Hindustan Times (Delhi) : 2019-02-10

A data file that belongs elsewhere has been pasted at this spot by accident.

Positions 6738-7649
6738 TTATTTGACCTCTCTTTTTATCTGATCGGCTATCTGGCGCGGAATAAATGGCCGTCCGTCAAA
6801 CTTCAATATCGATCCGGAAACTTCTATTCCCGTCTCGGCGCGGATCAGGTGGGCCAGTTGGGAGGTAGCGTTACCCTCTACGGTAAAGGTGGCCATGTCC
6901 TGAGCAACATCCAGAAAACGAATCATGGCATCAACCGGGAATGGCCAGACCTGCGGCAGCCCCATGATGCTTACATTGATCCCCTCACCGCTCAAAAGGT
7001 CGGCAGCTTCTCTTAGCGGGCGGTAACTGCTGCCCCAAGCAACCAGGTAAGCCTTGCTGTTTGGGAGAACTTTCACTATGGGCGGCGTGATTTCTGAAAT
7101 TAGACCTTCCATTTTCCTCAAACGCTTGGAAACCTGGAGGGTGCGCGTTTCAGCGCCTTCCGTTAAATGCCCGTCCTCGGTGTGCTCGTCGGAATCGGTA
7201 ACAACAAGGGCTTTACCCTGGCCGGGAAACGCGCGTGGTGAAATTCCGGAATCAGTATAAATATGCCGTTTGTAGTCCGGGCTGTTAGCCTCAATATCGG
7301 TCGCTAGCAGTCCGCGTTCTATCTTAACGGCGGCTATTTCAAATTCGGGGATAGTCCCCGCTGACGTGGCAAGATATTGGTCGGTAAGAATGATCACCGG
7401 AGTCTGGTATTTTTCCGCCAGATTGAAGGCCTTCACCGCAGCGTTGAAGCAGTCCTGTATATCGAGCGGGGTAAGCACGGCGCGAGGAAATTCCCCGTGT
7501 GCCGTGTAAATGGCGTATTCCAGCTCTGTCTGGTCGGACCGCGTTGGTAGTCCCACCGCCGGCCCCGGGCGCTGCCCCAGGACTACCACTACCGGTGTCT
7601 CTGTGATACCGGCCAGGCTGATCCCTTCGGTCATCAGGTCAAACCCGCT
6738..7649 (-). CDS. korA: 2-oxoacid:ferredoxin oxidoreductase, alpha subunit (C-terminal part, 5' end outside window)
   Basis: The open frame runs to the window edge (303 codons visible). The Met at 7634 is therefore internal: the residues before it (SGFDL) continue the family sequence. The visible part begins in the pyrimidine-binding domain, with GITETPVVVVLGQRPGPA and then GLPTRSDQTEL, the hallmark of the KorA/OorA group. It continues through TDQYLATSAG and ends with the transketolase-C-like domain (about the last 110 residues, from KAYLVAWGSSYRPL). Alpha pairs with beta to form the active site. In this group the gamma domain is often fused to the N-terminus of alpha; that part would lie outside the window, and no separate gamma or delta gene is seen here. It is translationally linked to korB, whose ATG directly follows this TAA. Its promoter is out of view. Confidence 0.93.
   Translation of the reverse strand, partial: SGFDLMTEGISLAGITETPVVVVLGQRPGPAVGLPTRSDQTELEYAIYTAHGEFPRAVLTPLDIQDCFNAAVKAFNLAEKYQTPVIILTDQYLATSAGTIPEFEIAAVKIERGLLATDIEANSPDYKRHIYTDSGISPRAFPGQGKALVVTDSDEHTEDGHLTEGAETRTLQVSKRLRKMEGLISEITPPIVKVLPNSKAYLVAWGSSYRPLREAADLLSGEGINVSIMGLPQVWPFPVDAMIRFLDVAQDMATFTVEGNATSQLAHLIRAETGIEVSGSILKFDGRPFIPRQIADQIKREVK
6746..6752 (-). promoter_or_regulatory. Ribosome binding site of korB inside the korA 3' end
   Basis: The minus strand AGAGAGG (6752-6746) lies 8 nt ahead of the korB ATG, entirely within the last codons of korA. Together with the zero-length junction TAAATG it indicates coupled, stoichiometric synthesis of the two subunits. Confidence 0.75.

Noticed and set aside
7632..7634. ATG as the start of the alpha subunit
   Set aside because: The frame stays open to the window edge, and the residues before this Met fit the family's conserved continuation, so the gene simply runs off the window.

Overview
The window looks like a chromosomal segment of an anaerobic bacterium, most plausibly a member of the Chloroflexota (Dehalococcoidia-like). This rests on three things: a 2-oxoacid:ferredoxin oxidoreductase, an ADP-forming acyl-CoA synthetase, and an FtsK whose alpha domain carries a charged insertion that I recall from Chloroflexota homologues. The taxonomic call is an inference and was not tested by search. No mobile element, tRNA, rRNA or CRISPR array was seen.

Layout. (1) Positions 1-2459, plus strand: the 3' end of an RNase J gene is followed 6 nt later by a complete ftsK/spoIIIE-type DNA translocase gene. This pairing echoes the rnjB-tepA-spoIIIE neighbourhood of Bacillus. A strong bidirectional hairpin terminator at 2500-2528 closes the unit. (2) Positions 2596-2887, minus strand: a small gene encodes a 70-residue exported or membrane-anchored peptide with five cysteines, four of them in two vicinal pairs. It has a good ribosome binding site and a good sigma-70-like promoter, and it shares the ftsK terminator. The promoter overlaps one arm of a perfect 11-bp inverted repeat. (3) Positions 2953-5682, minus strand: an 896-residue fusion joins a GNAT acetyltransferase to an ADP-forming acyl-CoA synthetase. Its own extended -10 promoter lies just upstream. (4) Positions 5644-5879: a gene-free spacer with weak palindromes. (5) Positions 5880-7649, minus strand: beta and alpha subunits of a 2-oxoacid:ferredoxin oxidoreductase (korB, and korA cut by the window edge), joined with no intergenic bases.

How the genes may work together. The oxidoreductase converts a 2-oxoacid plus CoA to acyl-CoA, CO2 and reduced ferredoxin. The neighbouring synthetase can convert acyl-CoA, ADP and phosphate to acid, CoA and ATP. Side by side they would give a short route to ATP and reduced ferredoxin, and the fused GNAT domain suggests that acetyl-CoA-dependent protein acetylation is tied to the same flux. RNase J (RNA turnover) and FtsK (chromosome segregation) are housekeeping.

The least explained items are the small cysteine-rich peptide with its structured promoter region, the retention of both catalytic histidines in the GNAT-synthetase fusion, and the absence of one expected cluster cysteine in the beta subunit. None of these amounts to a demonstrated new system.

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18 hindustantimes S U N DAY H I N DU STA N T I M E S , N EW D E L H I F E B R U A RY 1 0 , 2 0 1 9 past&present RAMACHANDRA GUHA A MISDIRECTION OF THE ENERGIES OF HINDUS Gandhi said he “condemned violence most strongly and unequivocally, and said he considered it a sin against God and man”. Several decades later, northern and western India experienced an orgy of violence committed by men speaking in the name of a God said to be born in Ayodhya. Mahatma Gandhi would have been appalled by the hatred and bigotry spread in the name of Ram in the 1980s and 1990s. I say this as Gandhi’s biographer, but also as a citizen of the Republic, who lived through that violence, and studied it at first hand. I can testify to the shame and indignity it brought to Hindus, Hinduism, and India. Do we want a repeat, a rerun, of those awful years now? In the 1990s, and since, several proposals were offered as alternatives to the polarising project of building a large temple to Ram in Ayodhya. They have included a hospital and a university, each committed to serving people of all faiths. The Mahatma’s own grandson, the philosopher Ramchandra Gandhi, suggested the construction of a “Ram-rahim Chabootra” to “honour the oldest tradition of interreligious spirituality in the world”. Which of these proposals would have most met with Gandhi’s approval we cannot say. What we can say is that Gandhi was altogether opposed to the belief that a massive structure was in any way necessary to spiritual faith, or to national and civilisational pride. There can be absolutely no doubt that the Mahatma would have seen the movement for a grand Ram temple in Ayodhya as a tragic misdirection of the energies of Hindus and Hinduism. I n 1932, a young Christian priest named Verrier Elwin was thrown out of his church. Educated at Oxford, Elwin made his home among the Gonds of central India. He sought to bring education and healthcare to the adivasis, but refused to take the gospel to them, out of respect for their own spiritual traditions. For this, he was expelled from the priesthood by his bishop. Verrier Elwin knew and admired Mahatma Gandhi. When he wrote to him about his excommunication, Gandhi wrote back: “Your pulpit is the whole earth. The blue sky is the roof of your own church.” Gandhi consoled Elwin that the message of Jesus was, in any case, “in the main denied by the churches, whether Roman or English”. A Christian did not need a grand or beautiful building in which to express his faith. Nor did men or women of other faiths. Gandhi called himself a devout Hindu, yet in the many years he lived in Ahmedabad, he did not go to any of the city’s temples to demonstrate to himself (or to others) how deep or strong his Hinduism was. He prayed on the ground in front of his hut, facing the Sabarmati river. When he moved to Sevagram, he prayed in the open in that ashram too. Gandhi’s Hinduism was syncretic rather than sectarian. He respected other religions, and conducted a lifelong campaign for interfaith harmo- ny. Notably, though, the last words he uttered were of the Hindu deity, Ram. That particular deity was a particular favourite of his. He spoke of a just society as being a “Ram Rajya”, and corresponded with his spiritually inclined friends on the benefits of Ramanama, viz., uttering the name of Ram repeatedly, in harmony and with devotion. Gandhi’s Hinduism was expressed in many ways and in many places. But almost never in temples. His faith did not require this. Besides, his own experiences with famous places of worship were not entirely pleasant. In 1902, on his first visit to Varanasi, Gandhi went to the Kashi Vishwanath temple, and was unimpressed. “The swarming flies and the noise made by the shopkeepers and pilgrims were perfectly insufferable,” he recalled, adding: “Where one expected an atmosphere of meditation and communion, it was conspicuous by its absence.” He walked through the entire temple, “search[ing] for God but fail[ing] to find him” in the dirt and the filth. In 1916, after returning to India, Gandhi revisited the Kashi Vishwanath temple, to find it as dirty and degraded as before. These encounters in Varanasi confirmed for him that the gods of Hinduism were not to be found in the temples erected for them. Over the next three decades, Gandhi travelled all across the country, by train n and on foot. In the course of these journeys he visited every town containing a major Hindu shrine. But while he saw these ancient temples from outside, he never sought to go within, with one exception (to which we will return). Gandhi’s lack of interest in worshipping inside temples stemmed from two reasons. First, he believed that God resided in one’s heart, and that trust in or love for God was realised through one’s personal conduct; rather than in prayer, ritual, pilgrimage, or ceremony. Second, he saw that the message of gender and caste equality was denied by Hindu temples, which had discriminated harshly against women and savagely against Dalits. After his early and chastening experiences with the Kashi Vishwanath temple, Gandhi never went back there, although he visited Varanasi often. Gandhi visited Puri, but he refused to enter the Jagannath temple. He spent time in Thanjavur, but declined to worship at the Brihadeeswara temple. However, when the Meenakshi temple in Madurai admitted Dalits in 1946 — following 20 years of sustained struggle — Gandhi visited the temple, to signify approval of this belated departure from Hindu orthodoxy. In 1921, Gandhi visited Ayodhya for the first and last time. He did not care to enter any of the town’s many temples. However, while addressing a public meeting, Ramachandra Guha is the author of Gandhi: The Years That Changed The World The views expressed are personal THE CONSEQUENCES OF AN IRRESPONSIBLE BREXIT DEAL the fact that they cannot get jobs. Surely one reason is that those jobs don’t exist? Data suggests that the worst unemployment is faced by India’s youth. The Centre for Sustainable Employment at Azim Premji University says it stood at 16% in 2018. The leaked NSSO report claims the unemployment rate for young rural males jumped over three times between 201112 and 2017-18, whilst that for young rural females increased nearly three times. These are truly astonishing findings and would suggest a huge measure of youth anger. But is that so? Step back a bit and you’ll discover another truth. The unemployment rate has been steadily rising since 2011-12. At the same time, the labour force participation rate has been steadily falling since 2004-05. So the jobs and employment problem is a concern that stretches back over a long time. It was an issue even under the UPA. It didn’t begin with Narendra Modi, although it seems to have exacerbated. But is that too academic a point in the present highlycharged polemical atmosphere? I would assume so. So what’s my conclusion? I can see this debate becoming increasingly feverish and contested as we near voting day. Perhaps it will only be decided by the results? sundaysentiments KARAN THAPAR NO CLEAR PICTURE ON UNEMPLOYMENT IN INDIA saying that Europe is not going to help May pull Britain out of that mess. He clearly sees the heart of the problem as being the irresponsibility of the Brexit campaign. The Conservative Brexiteers’ demand for a referendum on leaving the European Union was irresponsible from the start because they never planned for the consequences in case of a victory. Their campaign during the referendum was marked by demagogy, slogans like “make Britain great again”, lies like the claim that Turkey would soon be joining the European Union, the false promise of independent trade deals, and dismissing the very real threat to British business and industries leaving the European Union would pose. The demagogy has continued in the uncertainty which has followed the Brexiteer’s victory in the referendum. Now a new irresponsible threat has been added. It is the threat of dire political consequences if the Brexiteers demand for a total break with Europe is not met, or if as they put it, “the voice of the people is ignored.” If the 28% who didn’t vote in the referendum are taken into account, nowhere near half the population voted leave. The reason May’s plan failed was her effort to avoid any possibility of a hard border between Northern Ireland, a part of Britain, and the Republic of Ireland. A soft border which allowed for the free movement of people and goods was an essential feature of the agreement that ended 30 years of terrorist violence by Protestant paramilitary organisations wanting Northern Ireland to remain in Britain and Roman Catholic paramilitaries wanting Ireland to be united. The exit from Europe the Brexiteers want would mean the imposition of a hard border again because Northern Ireland and the Republic would no longer be in the same customs union. With a hard border the revival of Catholic terrorism is more than likely. For my money just the possibility of that justifies Tusk’s criticism of the Brexiteers for their irresponsibility. MARK TULLY I’ m not surprised the jobs and unemployment situation has hit the headlines two months before the elections. After all, if it’s as serious as the opposition and analysts claim, it will have a determining influence on the elections. Unfortunately, it’s also true we don’t have a clear picture. Instead, what we have are two angry and polar-opposite viewpoints. A leaked National Sample Survey Office (NSSO) report says in 2017-18, the unemployment rate was 6.1% and the highest in 45 years. The Centre for Monitoring the Indian Economy, relying on its own surveys, says that by December 2018, the unemployment rate had shot up to 7.4%. If this data is correct, the situation is both worrying and steadily getting worse. This also explains why, when the railways last year advertised 89,400 jobs, over 23 million people applied. So do we have a real and growing hunger for jobs? The government, of course, dismisses this analysis. If the situation is so bad, Arun Jaitley asks, how come we haven’t seen widespread social unrest? Indeed, if there’s a catastrophic collapse of jobs, how come till December 2018, the BJP won an unprecedented 21 states including a sweeping victory in UP? The government also claims that an economy cannot be growing at 7 and 8% — whilst investment is declining and exports are stagnating — without creating jobs unless there’s a miraculous explosion in productivity, which clearly hasn’t happened. So, to buttress the belief that enough jobs have been created, the finance minister Piyush Goyal points towards a 20 million increase in Employees’ Provident Fund Organisation (EPFO) membership and the fact that 1.56 million people have received Mudra loans totalling ~7.23 lakh crore, which have con- O ver the past four weeks I have been in London witnessing the spectacle of the two main political parties tearing themselves apart as members of Parliament (MPS) disagree on Britain’s exit from Europe. I arrived in London on the evening the Conservative Prime Minister Theresa May was humiliated when many of her own MPS voted down her plan for the exit. The next day she recovered her authority when her party rallied behind her to defeat a no-confidence motion, but that was a brief demonstration of unity, which fell apart once the threat of an election was averted. Thereafter May demonstrated that sturdy refusal to budge she has become famous for. She wasn’t going to postpone Britain’s exit. She wasn’t going to agree to a second referendum. She wasn’t going to rule out exiting without an agreement. European leaders were equally stubborn saying there was no room for reopening negotiations on the exit now that the deal was rejected. Then last week, the president of the European Union, Donald Tusk, put his oar into the muddy waters of Brexit. Making the waters even muddier he said: “There should be special places in hell for those who promoted Brexit without even a sketch of a plan how to carry it out safely.” That provoked outrage with Andrea Leadsom, the leader of the Commons, describing the remarks as “pretty unacceptable and pretty disgraceful” and demanding an apology. Outrageous though, the European Union president’s remark may have been undiplomatic, they appear to be his way of saying he regards Britain as being in a mess created by its politicians. At the same time he seems to be n verted job seekers into job creators. The government also argues that the concept of employment has altered. Uber and Ola are two examples of the new types of job. So too are Amazon and Flipkart delivery boys. Unfortunately, significant parts of the government’s argument doesn’t hold water. EPFO membership reflects formalisation of jobs, not the creation of new ones, whilst 90% of Mudra loans are of sums under ~50,000 and, therefore, can at best facilitate self-employment. They can’t create many jobs. And whilst it’s true that we haven’t seen widespread social unrest, the agitation by the Marathas, Jats, Kapus and Patidars for reservations is a reflection of Karan Thapar is the author of Devil’s Advocate: The Untold Story The views expressed are personal INDIA-IRAN RELATIONS MUST MOVE BEYOND SYMBOLISM ONE CAN SAY WITH CERTAINTY THAT THERE IS CONSENSUS WITHIN IRAN FOR STRENGTHENING ENGAGEMENT AND CEMENTING THE PARTNERSHIP WITH NEW DELHI region. In my opinion, if both sides try to boost their economic profiles, the strategic dimension will ensue soon. Chabahar port enjoys special strategic status and it is the gateway to Afghanistan, Central Asia, Caucasus, Russia and Europe. It should not be forgotten that Chabahar is a free economic zone and given India’s growing appetite for energy, it could turn into the largest industrial complex especially on the downstream and upstream oil and gas sector in the region. The International North–south Transport Corridor (INSTC) is another axis of partnership. If cultivated properly, this connectivity project would be a game changer in the region. Despite the fact that connectivity and energy will continue to be the basis of the relations, there are many opportunities in the non-oil sectors, direct investment or joint ventures targeting the big market of the region. We need some drivers and incentives in many areas such as biotechnology, IT, car manufacturing and so on. It is essential to overcome barriers such as bureaucracy and third party. We have already signed several Mous in all the above areas during the visit of Prime Minister Modi to Tehran in 2016 and President Hassan Rouhani to New Delhi in 2018. We must translate these good intentions to actions. nations and peoples are bound by strong ties of friendship, mutual sympathy, trust, and respect for each other’s cultures, traditions and interests. How best can we move beyond a situation described as symbolism in the bilateral relations of both sides? I think the answer lies partly in Iran’s view on global and regional issues. In this context, Iran and India also have common ground based on shared interests, particularly in Afghanistan. The Islamic Republic of Iran strongly believes that preserving the achievements of the Bonn Agreement on Afghanistan, supporting the continuation of the democratic process, strengthening the current political order and structure, and facilitating the peace process within the Afghanled, Afghan-owned and Afghan-controlled framework can help safeguard stability and security of the region. To reach these goals, Iran and India, with the assistance of the other countries, must cooperate closely to improve the capabilities of the Afghan government, especially Afghan security forces, and to enhance combating terrorism and illicit drugs. In another transition, West Asia is moving to Asianisation of its economy ALI CHEGENI in such a way that today East Asia and India are the largest oil importers from the region. Iran has also placed India in its priority in the line of Look East Policy, the respect for which, the supreme leader of the Islamic revolution has time and again advised to successive Iranian governments. One can say with certainty that there is consensus within Iran’s establishment for strengthening engagement and cementing partnership with New Delhi. From our perspective, the rise of India will be positive in the path of multilateralism. Many political and strategic issues could be listed to underscore the importance of both countries for each other. India, as one of largest economies, can be a part of Iran’s growth story. One of the most important points of strength in bilateral ties is the geographical closeness of the two countries that can generate many opportunities for both sides, specifically in respect of economic and trade relations. Besides, India and Iran enjoy potential connectivity assets in the U nderscoring Iran-india historical and cultural relations has always been the headline of every bilateral meeting between the officials of both countries. In my view, these inherent advantages cannot be taken away, because apart from the foreign policy agenda, these ties have pushed the relationship forward. These civilisational ties are the cornerstone for drawing a multidimensional and longstanding relationship. From Sanskrit ties in the Vedic era and “Hindi Style” in Persian poetry in the late medieval period to partnership engagements in contemporary times, mutual interactions have shaped an Indo-persian culture of which we have every right to be proud. Our modern engagements have brought remarkable results as India and Iran have always shared deep social, cultural, economic and political relations. Our The views expressed are personal sundayletters BOYS NEED GUIDANCE AS MUCH AS GIRLS DO This refers to Lalita Panicker’s “For gender parity, reach out to boys” (Feb 3). It is about time we stop charting out behaviour guides just for girls, since boys need our support through their growing years too. We must also teach boys not to equate strength with manliness, or vulnerability with weakness. This will allow them to seek guidance in times of trouble instead of resorting to violence or self-destruction. Schools must also reach out to their boy students. These efforts will help them build healthy relationships with girls and each other. Ali Chegeni is ambassador of the Islamic Republic of Iran in India The views expressed are personal BINDU PILLAI, NEW DELHI thisweekthat atera The budget was a masterstroke Forming alliances is key in 2019 FEBRUARY 10-16, 1970 >>FROM THE ARCHIVES OF THE HINDUSTAN TIMES This refers to Chanakya’s “Class and caste: The twin axis of 2019 polls” (Feb 3). Modi’s interim budget announcements for farmers, Dalits and the middle class have boosted the confidence and prospects of the saffron party, while confusion continues to prevail in the opposition. Including elements of caste and class in the interim budget is a masterstroke aimed at capturing the seat of power in Delhi. This refers to Karan Thapar’s “2019 polls: There are no early favourites” (Feb 3). The article sits well with the common perception that no single party will come to power with a clear majority. However, the BJP has, in a last-ditch attempt, managed to woo the public with its last budget. But if that will pay off remains to be seen. PICTURE OF THE WEEK NE EWS OF THE WEEK STUDENTS GHERAO DELHI V-C 68 KILLED IN ISRAELI RAID WORLD INDIA British Overseas Development Minister Hart and Indiann Minister of State for Finance Sethi exchange documents after signing two agreements for U.K. financial aid to India in New Delhi on February 11 FEBRUARY 12: FEBRUARY 13: FEBRUARY 13: Vice-chancellor KN Raj of Delhi University was confined by a gherao. This was the first such serious incident in its 47year-old history. A group of about 20 students rushed into a special meeting of the Academic Council convened to discuss new admission policy The UAR said two Israeli planes pounded a scrap metal factory on the outskirts of Cairo with rockets time bombs and napalm, killing or wounded 166 workers. Director of Khanka Hospital told newsmen 68 workers were killed and 98 wounded AZHAR A KHAN, RAMPUR RAJAN KALIA, NEW DELHI R. N. I. No. DELENG/2002/07317 Postal Reg. 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